in spite of all differences of technique. In a light green field below the lotus seat of the Buddha there appears a six-armed candelabrum flanked by two grotesque figures. On the right is seen a white-haired ascetic displaying an open breast and abdomen. On the left a boar-headed demon carries in his outstretched arms a human body which he is evidently engaged in devouring. Streams of blood are seen descending from the monster's jaws.
The large fragment reproduced immediately to the right of this group shows some very fine floral ornamentation, outside what appears to be part of a large vesica, which contains the interesting reproduction of a vase. The type is evidently one represented also among the decorated pottery of Ybtkan, and the grotesque appliqué head, so common among the latter, is well shown in profile on the right. Of the minor fresco fragments reproduced also in Plate xI attention may be specially called to the Ganega figure, Kha. i. C. 0095, in the left-hand top corner, and the clever naturalistic presentation of an emaciated old man on its right. In the delicate outline drawing of the hands in Kha. i. E. 0049, Kha. 0026, as well as of those in the larger figures Kha. i. C. 0054 and Kha. i. E. oo5o (Plate xiI), the resemblance to the style illustrated by the wall painting of the Dandân-oilik shrine D. II (see Ancient Khotan, ii. Plate II) is quite unmistakable. Both these larger figures represent Bodhisattvas. In Kha. i. E. oo5o the freedom and skill with which the rich folds of drapery are indicated, and the graceful expression of the face, deserve special praise. The head with the Dhyâni-buddha, Kha. i. 0059, is treated with equal mastery and ease. The effect of all these larger figures must have been greatly heightened by the rich and harmonious colouring of the surrounding nimbi and vesicas of which fragments can be seen in Plate XII, together with a piece of foliage in imbricated green and blue tints.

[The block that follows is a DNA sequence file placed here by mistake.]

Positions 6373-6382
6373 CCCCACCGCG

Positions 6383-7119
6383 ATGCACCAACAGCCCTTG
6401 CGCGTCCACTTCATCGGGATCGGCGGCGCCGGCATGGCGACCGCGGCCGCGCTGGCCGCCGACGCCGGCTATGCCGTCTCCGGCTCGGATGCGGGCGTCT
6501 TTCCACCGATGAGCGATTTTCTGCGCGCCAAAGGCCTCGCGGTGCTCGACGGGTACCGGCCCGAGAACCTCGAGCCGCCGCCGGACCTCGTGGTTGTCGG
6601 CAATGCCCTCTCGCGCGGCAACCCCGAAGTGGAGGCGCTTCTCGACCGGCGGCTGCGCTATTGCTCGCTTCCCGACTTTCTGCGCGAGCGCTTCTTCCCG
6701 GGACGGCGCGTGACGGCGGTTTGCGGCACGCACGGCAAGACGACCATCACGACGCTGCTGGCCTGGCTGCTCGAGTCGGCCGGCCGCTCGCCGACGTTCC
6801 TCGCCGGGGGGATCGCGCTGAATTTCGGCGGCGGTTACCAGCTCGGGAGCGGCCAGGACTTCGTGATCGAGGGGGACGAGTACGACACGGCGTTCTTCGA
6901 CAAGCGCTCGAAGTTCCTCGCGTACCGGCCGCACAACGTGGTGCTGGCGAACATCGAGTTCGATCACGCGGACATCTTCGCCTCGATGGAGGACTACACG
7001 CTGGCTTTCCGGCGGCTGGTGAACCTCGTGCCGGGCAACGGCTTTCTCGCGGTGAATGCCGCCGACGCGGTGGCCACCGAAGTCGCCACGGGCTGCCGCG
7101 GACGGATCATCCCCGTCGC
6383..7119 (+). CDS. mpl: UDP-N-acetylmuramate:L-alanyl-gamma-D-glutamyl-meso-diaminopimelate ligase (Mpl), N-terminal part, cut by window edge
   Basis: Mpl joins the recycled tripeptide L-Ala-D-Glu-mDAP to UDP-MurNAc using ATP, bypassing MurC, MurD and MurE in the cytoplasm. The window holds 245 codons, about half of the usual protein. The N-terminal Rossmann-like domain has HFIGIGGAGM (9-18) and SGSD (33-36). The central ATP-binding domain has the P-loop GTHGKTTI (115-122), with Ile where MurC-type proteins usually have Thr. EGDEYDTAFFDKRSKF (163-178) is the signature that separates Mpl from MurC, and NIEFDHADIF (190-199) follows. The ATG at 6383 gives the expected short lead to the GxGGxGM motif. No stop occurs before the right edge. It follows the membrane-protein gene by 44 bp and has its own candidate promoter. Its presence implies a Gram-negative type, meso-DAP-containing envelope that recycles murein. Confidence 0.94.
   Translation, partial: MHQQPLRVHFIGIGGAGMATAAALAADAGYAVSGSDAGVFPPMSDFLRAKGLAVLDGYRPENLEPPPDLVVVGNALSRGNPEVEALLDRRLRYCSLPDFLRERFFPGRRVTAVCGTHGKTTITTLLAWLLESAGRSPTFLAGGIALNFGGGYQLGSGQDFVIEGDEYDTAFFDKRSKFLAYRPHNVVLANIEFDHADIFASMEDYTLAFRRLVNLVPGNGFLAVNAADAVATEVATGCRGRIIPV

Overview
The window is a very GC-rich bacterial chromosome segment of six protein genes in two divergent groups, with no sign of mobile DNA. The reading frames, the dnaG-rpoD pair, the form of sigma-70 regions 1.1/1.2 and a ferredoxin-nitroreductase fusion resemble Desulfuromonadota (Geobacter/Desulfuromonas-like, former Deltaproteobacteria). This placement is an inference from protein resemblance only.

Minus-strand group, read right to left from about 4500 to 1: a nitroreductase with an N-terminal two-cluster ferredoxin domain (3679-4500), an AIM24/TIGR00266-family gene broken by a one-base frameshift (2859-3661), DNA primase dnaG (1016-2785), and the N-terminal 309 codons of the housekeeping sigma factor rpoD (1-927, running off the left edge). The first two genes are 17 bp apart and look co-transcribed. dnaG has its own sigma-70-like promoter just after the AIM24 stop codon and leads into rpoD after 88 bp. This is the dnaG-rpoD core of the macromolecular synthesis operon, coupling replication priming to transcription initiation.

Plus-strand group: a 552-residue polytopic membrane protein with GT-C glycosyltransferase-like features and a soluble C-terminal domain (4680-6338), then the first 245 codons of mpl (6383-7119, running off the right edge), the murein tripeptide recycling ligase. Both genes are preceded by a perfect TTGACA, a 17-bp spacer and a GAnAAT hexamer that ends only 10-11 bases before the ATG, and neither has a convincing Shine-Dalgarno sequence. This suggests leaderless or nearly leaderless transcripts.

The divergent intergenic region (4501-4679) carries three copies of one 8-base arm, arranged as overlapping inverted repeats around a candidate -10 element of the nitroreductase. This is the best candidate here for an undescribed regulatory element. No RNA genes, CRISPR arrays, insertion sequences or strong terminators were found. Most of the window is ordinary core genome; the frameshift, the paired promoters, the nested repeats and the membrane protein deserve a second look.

There can be little doubt that the painters of those beautiful silken banners representing Buddhist divinities, which came to light from the walled-up cave of the ` Thousand Buddhas ' of Tun-huang in such wonderful preservation, were able to draw their inspiration largely from similar productions of Khotan artists. The early use of such silk paintings, both in the shape of banners and of hangings, as votive offerings at Buddhist shrines, is distinctly attested by a statement of Sung Yiin, made curiously enough about a shrine near Han-mo which must be located at the site of Ulûgh-mazâr in the vicinity of Domoko.9 On this account it is noteworthy that the finds at the Khâdalik shrines include also a few very small fragments, of silk paintings (Kha. i. 87, 0026 ; ii. N. 19). To complete the analogy with the votive gifts recovered from the Tun-huang cave temples, there were found at Khâdalik also part of a small pennon in a coarse, probably woollen, fabric, Kha. i. 31, and a piece of similar cloth, Kha. i. 0025, still bearing traces of a painted design. In conclusion, I may mention also an artist's tool found here in the shape of the well-preserved modelling spatula, Kha. i. ooi 7.
SECTION III.—LIS OF OBJECTS FROM KHADALIK
OBJECTS BROUGHT BY MULLAH KHWAJA AND OTHERS FROM KHADALIK
(ALSO EXCAVATED OBJECTS WHICH HAVE LOST SITE-MARK)
Kha. o5. Stucco relief. Cross-legged Buddha with circular nimbus, hands meeting in lap. Behind is circular halo orn. with chevron pattern near edge, fringed with lotus petals (broken at top L. and middle R. sides). Drapery yellow. Red clay. 31"x 3r. Pl. Xv.
Kha. ooi. Stucco relief fr. Half-round moulding relieved See Ancient Kholan, i. pp. 456 sq. ; 463.
by four bands of 'twisted ribbon' orn. separated by narrow fillets. Hard white stucco, burnt. Traces of red colour. 4" x 28". Pl. XVI.
Kha. 002. Fr. of painted panel, rough at back. Most of panel broken away on one side. Broken also at top and bottom edges. Obv. portion of roughly painted subject.
Chavannes, Voyage de Song l'un, p. 15.